Welcome to the KPL Book Club Blogspot

Welcome to the internet home of the Kilbourn Public Library (KPL) Book Club. The KPL Book Club meets at the library once a month. A book is chosen for each month and then members of the book club meet the last Monday and Wednesday of every month for lively discussion and treats. While we can’t offer you treats via the internet, this KPL Reads blog was designed for those of you who would like to participate in the book club but don’t have time to join us at meetings. Each month KPL staff will post discussion topics and questions to get you “talking”. Join in the discussion by adding a post to the blog. Click on the word comments below the post you want to "talk" about and write your comment. Be sure to check back often to see feedback and comments.

Tuesday, October 6, 2015

The Kilbourn Public Library Book Club is reading Rebecca by Daphne du Maurier for the October book selection.  Rebecca  was first published in 1938 and made Daphne du Maurier one of the most popular authors of the day.  This novel is considered by many critics as the finest Gothic romance of the 20th century.

Last night I dreamt I went to Manderley again.

So the second Mrs. Maxim de Winter remembered the chilling events that led her down the turning drive past the beeches, white and naked, to the isolated gray stone manse on the windswept Cornish coast.  With a husband she barely knew, the young bride arrived at this immense estate, only to be inexorably drawn into the life of the first Mrs. de Winter, the beautiful Rebecca, dead but never forgotten...her suite of rooms never touched, her clothes ready to be worn, her servant, the sinister Mrs. Danvers---still loyal.

And as an eerie presentiment of evil tightened around her heart, the second Mrs. de Winter began her search for the real fate of Rebecca...for the secrets of Manderley.

Du Maurier admitted that her heroine has no name because she could never think of an appropriate one--which in itself is a telling comment.  What effect does it have on the novel that the heroine has no first name?

What kind of character is Maxim de Winter, and why does a man of his stature fall in love with the young heroine?  What draws him to her?

What role does Mrs. Danvers play in this story--in her relationships to the characters (dead and alive) and also in relation to the suspense within the novel?

What are some of the other clues about Rebecca's true nature that the author carefully plants along the way?

How might the costume ball--and the heroine's appearance in Rebecca's gown--stand as a symbol for young Mrs. de Winter's situation at Manderley?

How do you view the destruction of Manderley?  Is it horrific....or freeing...or justified vengeance on Rebecca's part?  Would the de Winters have had a fulfilling life at Manderley had it not burned?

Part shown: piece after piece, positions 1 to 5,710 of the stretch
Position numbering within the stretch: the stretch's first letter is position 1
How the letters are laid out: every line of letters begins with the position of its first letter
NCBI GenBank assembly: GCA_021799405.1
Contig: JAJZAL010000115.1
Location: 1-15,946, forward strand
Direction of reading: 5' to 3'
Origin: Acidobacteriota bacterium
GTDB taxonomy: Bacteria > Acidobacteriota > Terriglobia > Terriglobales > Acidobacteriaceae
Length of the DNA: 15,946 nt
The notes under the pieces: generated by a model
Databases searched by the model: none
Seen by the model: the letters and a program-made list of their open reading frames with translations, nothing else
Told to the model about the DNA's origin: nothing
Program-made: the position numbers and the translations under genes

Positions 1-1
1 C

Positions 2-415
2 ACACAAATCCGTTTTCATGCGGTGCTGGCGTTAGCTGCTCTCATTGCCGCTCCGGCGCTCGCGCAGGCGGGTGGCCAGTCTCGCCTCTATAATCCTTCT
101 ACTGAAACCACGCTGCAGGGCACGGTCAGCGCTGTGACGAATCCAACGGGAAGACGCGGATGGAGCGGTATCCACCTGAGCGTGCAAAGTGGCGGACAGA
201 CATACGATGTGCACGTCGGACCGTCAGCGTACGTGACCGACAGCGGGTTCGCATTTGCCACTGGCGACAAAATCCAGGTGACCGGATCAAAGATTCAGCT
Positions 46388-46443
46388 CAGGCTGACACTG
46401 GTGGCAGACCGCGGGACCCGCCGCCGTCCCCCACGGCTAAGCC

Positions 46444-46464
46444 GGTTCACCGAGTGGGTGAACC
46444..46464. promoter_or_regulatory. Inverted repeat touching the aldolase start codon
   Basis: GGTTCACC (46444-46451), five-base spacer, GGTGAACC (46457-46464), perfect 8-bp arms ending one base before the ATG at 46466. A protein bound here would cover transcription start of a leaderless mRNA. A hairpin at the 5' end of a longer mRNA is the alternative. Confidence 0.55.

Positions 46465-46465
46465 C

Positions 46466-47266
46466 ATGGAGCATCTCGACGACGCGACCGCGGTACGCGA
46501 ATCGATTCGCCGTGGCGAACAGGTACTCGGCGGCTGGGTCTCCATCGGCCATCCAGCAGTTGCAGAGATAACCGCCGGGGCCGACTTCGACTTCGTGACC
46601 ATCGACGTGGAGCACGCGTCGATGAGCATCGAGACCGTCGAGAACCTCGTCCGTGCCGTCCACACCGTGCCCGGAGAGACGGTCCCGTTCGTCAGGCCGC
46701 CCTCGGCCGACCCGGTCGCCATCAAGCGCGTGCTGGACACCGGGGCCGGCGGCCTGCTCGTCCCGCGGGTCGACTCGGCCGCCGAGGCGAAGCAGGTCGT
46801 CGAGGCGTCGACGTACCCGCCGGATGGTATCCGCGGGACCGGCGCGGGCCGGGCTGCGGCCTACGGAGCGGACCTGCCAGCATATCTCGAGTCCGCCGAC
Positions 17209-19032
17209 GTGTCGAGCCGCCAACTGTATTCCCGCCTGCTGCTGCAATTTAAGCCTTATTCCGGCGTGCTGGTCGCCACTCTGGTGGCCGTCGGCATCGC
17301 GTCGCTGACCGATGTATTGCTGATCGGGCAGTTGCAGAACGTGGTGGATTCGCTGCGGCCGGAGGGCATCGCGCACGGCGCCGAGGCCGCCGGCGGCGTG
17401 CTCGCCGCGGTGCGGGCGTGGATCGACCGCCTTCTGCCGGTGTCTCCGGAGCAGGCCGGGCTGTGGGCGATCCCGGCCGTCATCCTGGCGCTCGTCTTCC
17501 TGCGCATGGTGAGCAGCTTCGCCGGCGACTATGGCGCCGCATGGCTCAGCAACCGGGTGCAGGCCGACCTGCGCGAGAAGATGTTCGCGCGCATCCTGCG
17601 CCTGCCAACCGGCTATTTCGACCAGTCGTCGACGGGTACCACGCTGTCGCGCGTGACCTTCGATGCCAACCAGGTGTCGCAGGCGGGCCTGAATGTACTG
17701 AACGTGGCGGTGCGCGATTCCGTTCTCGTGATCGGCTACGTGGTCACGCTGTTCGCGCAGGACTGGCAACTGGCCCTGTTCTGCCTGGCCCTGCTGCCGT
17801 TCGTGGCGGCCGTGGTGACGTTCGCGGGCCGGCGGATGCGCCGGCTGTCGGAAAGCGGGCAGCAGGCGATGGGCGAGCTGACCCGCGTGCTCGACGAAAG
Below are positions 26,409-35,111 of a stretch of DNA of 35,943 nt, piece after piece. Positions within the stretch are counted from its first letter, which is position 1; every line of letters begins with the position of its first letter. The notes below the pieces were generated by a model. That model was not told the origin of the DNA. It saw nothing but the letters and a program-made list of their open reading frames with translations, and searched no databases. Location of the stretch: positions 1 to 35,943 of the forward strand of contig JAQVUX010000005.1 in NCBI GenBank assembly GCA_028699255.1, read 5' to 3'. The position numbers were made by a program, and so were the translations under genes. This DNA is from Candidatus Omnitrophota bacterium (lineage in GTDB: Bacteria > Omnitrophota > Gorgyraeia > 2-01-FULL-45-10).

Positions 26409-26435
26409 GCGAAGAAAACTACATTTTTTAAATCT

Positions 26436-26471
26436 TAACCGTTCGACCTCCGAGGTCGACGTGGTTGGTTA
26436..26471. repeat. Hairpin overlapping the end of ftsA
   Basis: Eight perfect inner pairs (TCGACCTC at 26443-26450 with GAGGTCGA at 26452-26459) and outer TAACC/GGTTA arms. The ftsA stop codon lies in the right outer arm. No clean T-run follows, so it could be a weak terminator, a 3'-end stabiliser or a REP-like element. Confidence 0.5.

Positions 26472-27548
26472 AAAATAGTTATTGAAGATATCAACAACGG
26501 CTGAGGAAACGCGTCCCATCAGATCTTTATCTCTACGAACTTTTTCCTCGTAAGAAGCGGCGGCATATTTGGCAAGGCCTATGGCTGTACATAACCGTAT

A perfect hauntingly suspenseful story for October!  Let us know what you think of Rebecca.

Monday, August 31, 2015

The Kilbourn Public Library Book Club is reading The Kitchen House by Kathleen Grissom for the September book selection. 

Orphaned while onboard a ship from Ireland, seven-year-old Lavinia arrives on the steps of a tobacco plantation where she is to live and work with the slaves of the kitchen house.  Under the care of Belle, the master's illegitimate daughter, Lavinia becomes deeply bonded to her adopted family, though she is set apart from them by her white skin.

Eventually, Lavinia is accepted into the big house, where the master is absent and the mistress battles opium addiction.  Lavinia finds herself perilously straddling two very different worlds.  When she is forced to make a choice, loyalties are brought into question, dangerous truths are laid bare, and lives are put at risk.

The Kitchen House is a tragic story of page-turning suspense, exploring the meaning of family, where love and loyalty prevail.

Why do you think the author chose to tell the story through two narrators?  How are Lavinia's observations and judgments different from Belle's?  Does this story belong to one more than the other?  If you could choose another character to narrate the novel, who would it be?

Why does the captain keep Belle's true identity a secret from his wife and children?  Do you think the truth would have been a relief to his family or torn them further apart?  At what  point does keeping this secret turn tragic?

Marshall is a complicated character.  At times, he is kind and protective;  other times, he is a violent monster.  What is the secret that Marshall is forced to keep?  Is he to blame for what happened to Sally?  Why do you think Marshall was loyal to Rankin, who was a conspirator with Mr. Waters?

" I was enslaved as all the others" (page 300).  Do you think this statement by Lavinia is fair?  Is her position equivalent to those of the slaves?  What freedom does she have that the slaves do not?  What burdens does her race put upon her?

Let us know what you think of The Kitchen House.

Saturday, August 8, 2015

The Kilbourn Public Library Book Club is reading Me Before You by Jojo Moyes for the August book selection.  A Love Story for this generation, Me Before You brings to life two people who couldn't have less in common--a heartbreakingly romantic novel that asks, What do you do when making the person you love happy also means breaking your own heart? 

Louisa Clark is an ordinary girl living an exceedingly ordinary life--steady boyfriend, close family--who has never been farther afield than their tiny village.  She takes a badly needed job working for ex-Master of the Universe Will Traynor, who is wheelchair bound after an accident.  Will has always lived a huge life--big deals, extreme sports, worldwide travel--and now he's pretty sure he cannot live the way he is.

If you were Louisa, would you have quit working for the Traynors?  If yes, at what point?

Were you able to relate to the way Will felt after his accident?  What about his outlook on life did you find most difficult to understand or accept?

Why is Louisa able to reach Will when so many others could not?

Were you as surprised as Lou to learn of Will's plans?

Before his accident, Will was a philanderer and a corporate raider who would probably never have given Louisa a second look.  Why is it that people are so often unable to see what's truly important until they've experienced loss?

Let us know what you think of Me Before You!

Tuesday, June 30, 2015

The Kilbourn Public Library Book Club is reading Taken For Granted by Leslyn Amthor Spinelli for the July book selection. 

When former prosecutor Caroline Spencer answers a middle-of-the-night call for help from her friend Kate Daniels--a prominent medical researcher--she has no idea the toll it will take.  Her seven-year-old daughter, her marriage, her professional relationships, and her sometimes precarious emotional health are all jeopardized.